In a somewhat surprising turn of events, the negotiated rulemaking, or neg reg, committee convened to re-write federal regulations on accreditation and innovation, distance education, faith-based entities, and the Teacher Education Assistance for College and Higher Education (TEACH) Grant program ended its months-long work in consensus on Wednesday.
The group has been working to make changes to regulatory language on these issues since its first meeting in January, and, in a departure from previous neg reg sessions, assembled three subcommittees to work on specific issues and provide recommendations to the full committee. In another first, it also divided voting into three “buckets” of issues: accreditation, the credit hour, and the Robert C. Byrd Honors Scholarship Program; the TEACH Grant program and faith-based entities; and distance education, state authorization, and competency-based issues. The decision to group the voting into blocks in itself was controversial, as some questioned the legality of the move. In previous neg reg sessions, all issues were considered as one package for voting purposes, meaning that negotiators had to agree on regulatory wording for all issues on the agenda to achieve consensus. Splitting the issues into buckets allows for the group to achieve consensus on some, but not all, issues.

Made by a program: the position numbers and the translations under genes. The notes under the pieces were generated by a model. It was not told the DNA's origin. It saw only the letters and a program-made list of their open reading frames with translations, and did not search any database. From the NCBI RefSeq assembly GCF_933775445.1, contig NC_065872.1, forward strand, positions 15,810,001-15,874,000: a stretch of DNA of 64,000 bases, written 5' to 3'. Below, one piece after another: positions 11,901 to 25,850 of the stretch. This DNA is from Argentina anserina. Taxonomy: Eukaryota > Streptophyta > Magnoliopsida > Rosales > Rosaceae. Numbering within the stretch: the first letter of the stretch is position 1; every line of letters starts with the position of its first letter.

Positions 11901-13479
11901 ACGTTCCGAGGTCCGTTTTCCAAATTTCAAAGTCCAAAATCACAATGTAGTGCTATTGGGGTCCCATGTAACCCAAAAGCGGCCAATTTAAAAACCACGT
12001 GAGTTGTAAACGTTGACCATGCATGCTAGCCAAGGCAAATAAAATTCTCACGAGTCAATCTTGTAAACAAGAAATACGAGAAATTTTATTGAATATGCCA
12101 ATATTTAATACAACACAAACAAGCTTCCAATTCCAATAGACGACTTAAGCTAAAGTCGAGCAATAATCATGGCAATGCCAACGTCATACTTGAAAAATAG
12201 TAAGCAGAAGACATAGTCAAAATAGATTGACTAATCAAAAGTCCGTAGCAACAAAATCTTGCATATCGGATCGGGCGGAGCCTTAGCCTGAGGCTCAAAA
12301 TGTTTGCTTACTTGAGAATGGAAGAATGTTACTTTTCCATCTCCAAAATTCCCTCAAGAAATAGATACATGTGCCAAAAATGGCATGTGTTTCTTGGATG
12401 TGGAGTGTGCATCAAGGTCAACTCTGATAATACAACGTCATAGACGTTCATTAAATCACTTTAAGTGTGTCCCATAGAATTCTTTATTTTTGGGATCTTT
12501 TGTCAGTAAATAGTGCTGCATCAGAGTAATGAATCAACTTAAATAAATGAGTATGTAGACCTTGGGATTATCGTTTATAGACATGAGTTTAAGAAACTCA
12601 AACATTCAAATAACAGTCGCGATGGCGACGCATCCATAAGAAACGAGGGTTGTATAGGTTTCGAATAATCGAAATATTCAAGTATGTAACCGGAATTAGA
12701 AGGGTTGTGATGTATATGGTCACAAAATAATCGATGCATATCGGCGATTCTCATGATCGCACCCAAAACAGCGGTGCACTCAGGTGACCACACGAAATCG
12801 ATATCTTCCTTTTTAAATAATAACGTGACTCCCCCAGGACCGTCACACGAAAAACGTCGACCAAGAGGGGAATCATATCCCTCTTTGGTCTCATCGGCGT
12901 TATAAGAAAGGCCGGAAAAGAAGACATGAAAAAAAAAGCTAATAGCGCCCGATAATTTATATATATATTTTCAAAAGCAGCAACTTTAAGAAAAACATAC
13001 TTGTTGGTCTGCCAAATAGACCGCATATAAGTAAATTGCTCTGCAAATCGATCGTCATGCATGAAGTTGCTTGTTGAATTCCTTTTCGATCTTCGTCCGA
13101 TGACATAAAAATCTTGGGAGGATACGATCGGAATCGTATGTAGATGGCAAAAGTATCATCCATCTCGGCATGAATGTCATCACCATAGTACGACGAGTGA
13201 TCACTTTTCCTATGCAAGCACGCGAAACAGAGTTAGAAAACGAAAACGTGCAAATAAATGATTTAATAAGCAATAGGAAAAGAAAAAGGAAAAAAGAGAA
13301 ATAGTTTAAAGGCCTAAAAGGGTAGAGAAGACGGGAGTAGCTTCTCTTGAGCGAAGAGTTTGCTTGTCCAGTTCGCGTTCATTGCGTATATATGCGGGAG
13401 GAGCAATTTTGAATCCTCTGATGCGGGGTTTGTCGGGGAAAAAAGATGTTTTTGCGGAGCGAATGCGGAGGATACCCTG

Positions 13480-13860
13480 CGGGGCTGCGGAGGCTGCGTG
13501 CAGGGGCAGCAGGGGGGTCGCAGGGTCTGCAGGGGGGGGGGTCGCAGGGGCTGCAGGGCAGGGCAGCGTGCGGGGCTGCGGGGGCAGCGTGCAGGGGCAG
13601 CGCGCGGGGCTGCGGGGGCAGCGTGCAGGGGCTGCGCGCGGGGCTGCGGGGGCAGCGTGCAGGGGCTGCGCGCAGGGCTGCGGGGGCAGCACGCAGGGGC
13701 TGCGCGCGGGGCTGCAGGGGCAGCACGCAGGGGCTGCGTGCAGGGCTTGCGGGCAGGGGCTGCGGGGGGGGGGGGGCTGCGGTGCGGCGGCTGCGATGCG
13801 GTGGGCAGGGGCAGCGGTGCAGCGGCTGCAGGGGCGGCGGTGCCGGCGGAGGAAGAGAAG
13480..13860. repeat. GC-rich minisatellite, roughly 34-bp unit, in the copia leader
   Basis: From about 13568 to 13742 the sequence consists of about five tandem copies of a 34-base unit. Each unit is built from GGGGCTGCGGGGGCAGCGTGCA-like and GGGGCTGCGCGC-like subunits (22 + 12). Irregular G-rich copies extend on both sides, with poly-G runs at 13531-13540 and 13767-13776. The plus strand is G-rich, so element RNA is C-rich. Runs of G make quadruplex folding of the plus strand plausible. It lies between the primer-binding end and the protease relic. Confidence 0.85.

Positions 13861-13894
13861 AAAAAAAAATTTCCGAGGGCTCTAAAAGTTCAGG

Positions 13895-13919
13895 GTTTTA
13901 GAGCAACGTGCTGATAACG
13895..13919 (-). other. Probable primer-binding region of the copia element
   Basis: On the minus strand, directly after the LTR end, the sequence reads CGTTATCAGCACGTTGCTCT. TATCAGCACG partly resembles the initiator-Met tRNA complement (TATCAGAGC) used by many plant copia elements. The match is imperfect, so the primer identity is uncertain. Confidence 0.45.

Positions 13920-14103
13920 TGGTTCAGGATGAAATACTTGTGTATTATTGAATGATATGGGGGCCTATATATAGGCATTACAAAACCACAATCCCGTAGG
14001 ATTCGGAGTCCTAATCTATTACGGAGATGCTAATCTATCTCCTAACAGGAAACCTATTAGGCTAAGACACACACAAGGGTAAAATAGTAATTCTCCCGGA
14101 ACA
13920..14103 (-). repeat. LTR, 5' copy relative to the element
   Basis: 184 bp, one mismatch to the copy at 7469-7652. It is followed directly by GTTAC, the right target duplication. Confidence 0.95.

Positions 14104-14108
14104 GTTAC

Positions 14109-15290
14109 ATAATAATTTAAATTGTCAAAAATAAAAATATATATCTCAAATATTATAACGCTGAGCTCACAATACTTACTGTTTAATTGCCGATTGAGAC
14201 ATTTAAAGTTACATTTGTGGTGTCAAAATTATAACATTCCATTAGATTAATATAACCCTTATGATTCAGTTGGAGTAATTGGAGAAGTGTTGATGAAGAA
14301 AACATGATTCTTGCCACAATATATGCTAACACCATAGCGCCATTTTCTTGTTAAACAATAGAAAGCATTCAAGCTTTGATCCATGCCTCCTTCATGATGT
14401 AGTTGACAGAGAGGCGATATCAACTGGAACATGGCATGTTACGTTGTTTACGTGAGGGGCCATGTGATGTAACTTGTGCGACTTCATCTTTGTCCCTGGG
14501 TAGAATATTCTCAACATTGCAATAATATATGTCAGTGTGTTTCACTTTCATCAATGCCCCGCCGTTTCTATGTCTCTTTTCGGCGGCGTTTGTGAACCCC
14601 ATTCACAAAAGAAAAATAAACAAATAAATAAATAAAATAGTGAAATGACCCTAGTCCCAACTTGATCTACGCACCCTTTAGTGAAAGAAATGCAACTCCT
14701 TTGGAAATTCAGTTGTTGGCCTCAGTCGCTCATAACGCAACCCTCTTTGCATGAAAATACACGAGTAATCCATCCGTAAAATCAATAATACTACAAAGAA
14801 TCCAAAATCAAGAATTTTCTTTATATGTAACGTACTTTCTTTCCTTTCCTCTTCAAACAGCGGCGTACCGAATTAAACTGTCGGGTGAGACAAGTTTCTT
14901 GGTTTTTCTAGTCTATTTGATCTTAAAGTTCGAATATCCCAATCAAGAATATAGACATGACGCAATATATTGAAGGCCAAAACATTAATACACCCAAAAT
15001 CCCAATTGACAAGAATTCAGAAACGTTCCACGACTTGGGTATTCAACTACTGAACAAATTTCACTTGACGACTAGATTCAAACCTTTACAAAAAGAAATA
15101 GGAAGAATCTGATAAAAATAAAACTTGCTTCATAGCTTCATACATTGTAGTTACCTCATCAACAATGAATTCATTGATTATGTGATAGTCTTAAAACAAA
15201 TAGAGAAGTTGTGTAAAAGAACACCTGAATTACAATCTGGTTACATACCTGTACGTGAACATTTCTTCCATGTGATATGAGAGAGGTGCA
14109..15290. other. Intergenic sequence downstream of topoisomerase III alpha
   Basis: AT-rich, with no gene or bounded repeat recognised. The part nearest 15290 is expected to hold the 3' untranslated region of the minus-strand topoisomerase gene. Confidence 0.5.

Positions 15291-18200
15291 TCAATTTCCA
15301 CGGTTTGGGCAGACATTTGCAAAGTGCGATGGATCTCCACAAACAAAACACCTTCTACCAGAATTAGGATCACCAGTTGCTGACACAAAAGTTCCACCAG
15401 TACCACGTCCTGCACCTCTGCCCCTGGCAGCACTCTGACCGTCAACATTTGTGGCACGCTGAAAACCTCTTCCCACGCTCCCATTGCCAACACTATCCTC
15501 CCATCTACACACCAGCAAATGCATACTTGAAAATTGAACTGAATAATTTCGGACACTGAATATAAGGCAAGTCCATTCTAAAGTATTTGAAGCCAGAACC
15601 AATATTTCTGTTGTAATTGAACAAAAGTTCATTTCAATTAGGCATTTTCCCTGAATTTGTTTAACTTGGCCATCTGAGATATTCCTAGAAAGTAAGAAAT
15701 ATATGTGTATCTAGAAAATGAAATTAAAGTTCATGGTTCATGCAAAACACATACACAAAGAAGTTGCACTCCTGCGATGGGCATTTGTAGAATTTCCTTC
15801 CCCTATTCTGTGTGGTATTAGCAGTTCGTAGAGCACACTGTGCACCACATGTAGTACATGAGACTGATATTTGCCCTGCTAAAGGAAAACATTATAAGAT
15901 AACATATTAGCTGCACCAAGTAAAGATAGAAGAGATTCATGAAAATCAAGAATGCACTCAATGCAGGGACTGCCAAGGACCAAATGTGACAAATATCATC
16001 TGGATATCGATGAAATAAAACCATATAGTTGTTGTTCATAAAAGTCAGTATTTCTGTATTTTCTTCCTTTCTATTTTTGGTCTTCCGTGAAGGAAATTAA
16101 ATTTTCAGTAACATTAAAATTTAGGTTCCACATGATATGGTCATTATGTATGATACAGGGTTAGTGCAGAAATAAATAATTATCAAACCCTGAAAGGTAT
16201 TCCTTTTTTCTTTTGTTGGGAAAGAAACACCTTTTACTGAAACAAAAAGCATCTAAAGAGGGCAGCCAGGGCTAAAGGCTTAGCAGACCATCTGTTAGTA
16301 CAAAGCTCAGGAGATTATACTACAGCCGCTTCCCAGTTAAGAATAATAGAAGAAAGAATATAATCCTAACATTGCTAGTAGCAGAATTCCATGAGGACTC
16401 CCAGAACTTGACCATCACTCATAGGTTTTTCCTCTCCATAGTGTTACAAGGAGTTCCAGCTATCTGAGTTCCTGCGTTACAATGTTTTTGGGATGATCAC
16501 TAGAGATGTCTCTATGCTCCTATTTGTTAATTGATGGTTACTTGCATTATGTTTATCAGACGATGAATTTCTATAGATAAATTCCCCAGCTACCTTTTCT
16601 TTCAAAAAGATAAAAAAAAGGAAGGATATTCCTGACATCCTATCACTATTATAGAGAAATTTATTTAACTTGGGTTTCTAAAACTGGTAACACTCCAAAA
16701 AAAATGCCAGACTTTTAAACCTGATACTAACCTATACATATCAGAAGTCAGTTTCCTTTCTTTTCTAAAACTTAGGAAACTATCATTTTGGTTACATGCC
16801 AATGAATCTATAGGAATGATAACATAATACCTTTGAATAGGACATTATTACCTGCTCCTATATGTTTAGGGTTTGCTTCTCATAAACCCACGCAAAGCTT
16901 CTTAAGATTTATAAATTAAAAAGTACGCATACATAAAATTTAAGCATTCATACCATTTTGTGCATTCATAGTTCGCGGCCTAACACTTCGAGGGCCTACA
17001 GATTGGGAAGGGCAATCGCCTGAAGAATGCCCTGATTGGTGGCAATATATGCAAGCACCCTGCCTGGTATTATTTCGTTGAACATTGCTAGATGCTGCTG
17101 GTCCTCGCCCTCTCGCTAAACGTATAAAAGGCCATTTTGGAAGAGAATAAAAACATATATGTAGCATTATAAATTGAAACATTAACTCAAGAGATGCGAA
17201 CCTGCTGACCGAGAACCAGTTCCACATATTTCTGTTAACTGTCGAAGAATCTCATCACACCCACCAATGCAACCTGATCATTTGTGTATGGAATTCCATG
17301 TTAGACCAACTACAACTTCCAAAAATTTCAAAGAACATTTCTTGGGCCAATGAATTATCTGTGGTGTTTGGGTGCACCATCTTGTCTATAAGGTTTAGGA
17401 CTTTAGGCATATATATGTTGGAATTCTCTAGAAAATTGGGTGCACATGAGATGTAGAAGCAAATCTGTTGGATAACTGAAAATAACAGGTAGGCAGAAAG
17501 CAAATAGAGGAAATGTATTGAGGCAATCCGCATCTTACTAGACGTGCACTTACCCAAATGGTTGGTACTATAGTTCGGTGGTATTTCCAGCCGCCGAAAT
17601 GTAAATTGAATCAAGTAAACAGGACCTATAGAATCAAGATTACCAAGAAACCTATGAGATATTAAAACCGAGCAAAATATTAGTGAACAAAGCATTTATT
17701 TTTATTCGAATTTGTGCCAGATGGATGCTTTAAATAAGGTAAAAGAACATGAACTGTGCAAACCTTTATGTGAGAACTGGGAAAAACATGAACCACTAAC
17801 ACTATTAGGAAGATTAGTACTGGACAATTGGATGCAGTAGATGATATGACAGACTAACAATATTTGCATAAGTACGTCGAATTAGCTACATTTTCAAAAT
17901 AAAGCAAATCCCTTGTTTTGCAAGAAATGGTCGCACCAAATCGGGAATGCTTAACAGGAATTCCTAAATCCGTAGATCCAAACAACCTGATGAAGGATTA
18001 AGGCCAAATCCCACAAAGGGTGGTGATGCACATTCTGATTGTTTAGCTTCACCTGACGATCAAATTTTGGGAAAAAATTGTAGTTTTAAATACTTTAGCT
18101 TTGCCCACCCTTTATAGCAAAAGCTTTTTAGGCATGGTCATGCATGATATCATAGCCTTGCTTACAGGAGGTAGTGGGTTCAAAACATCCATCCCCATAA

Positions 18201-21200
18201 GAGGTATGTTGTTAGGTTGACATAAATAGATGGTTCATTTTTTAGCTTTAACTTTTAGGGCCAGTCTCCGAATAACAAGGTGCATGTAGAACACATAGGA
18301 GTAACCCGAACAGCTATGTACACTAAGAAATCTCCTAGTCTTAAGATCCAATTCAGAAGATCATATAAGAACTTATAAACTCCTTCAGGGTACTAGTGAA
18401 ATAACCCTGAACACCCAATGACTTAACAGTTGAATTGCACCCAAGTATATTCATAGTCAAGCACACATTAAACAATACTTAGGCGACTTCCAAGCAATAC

With three minutes left in the day, the committee voted to approve the third and final bucket on accreditation issues. The committee started off the day tentatively approving different sections of regulatory language regarding definitions and state authorization before voting late in the morning on the first of three issue “buckets”—the TEACH Grant program and faith-based entities.
“Today’s historic action proves just how much can be accomplished on behalf of students when we put their needs above all else,” said Secretary of Education Betsy DeVos, in a statement. “Rethinking higher education required each person at the negotiating table to challenge assumptions and examine past practice in order to better serve students. I commend them for doing just that.”
She went on to say that the changes made through the neg reg process will provide more flexibility for students “to work at their own pace to earn a college degree, obtain credit for proving what they already know and earn a credential aligned with employers’ job requirements.”
“These much-needed reforms will promote competition and raise standards for our accreditors, ensure that teachers get the proper credit for service in high-need fields, restore respect for an institution’s mission, particularly faith-based institutions, put more teeth into teach-out plans and agreements to protect students from precipitous closures and engage employers more fully to ensure that the workforce elements of higher education align with employer needs,” DeVos said. “Everyone at the negotiating table—students, employers, veterans, accreditors, financial aid administrators, student legal aid organizations, and minority-serving, faith-based, online, two-year and four-year, public, non-profit and proprietary colleges and universities—overcame the naysayers to achieve consensus. I want to thank all of the negotiators and our entire team for their hard work and congratulate them on a job well done.”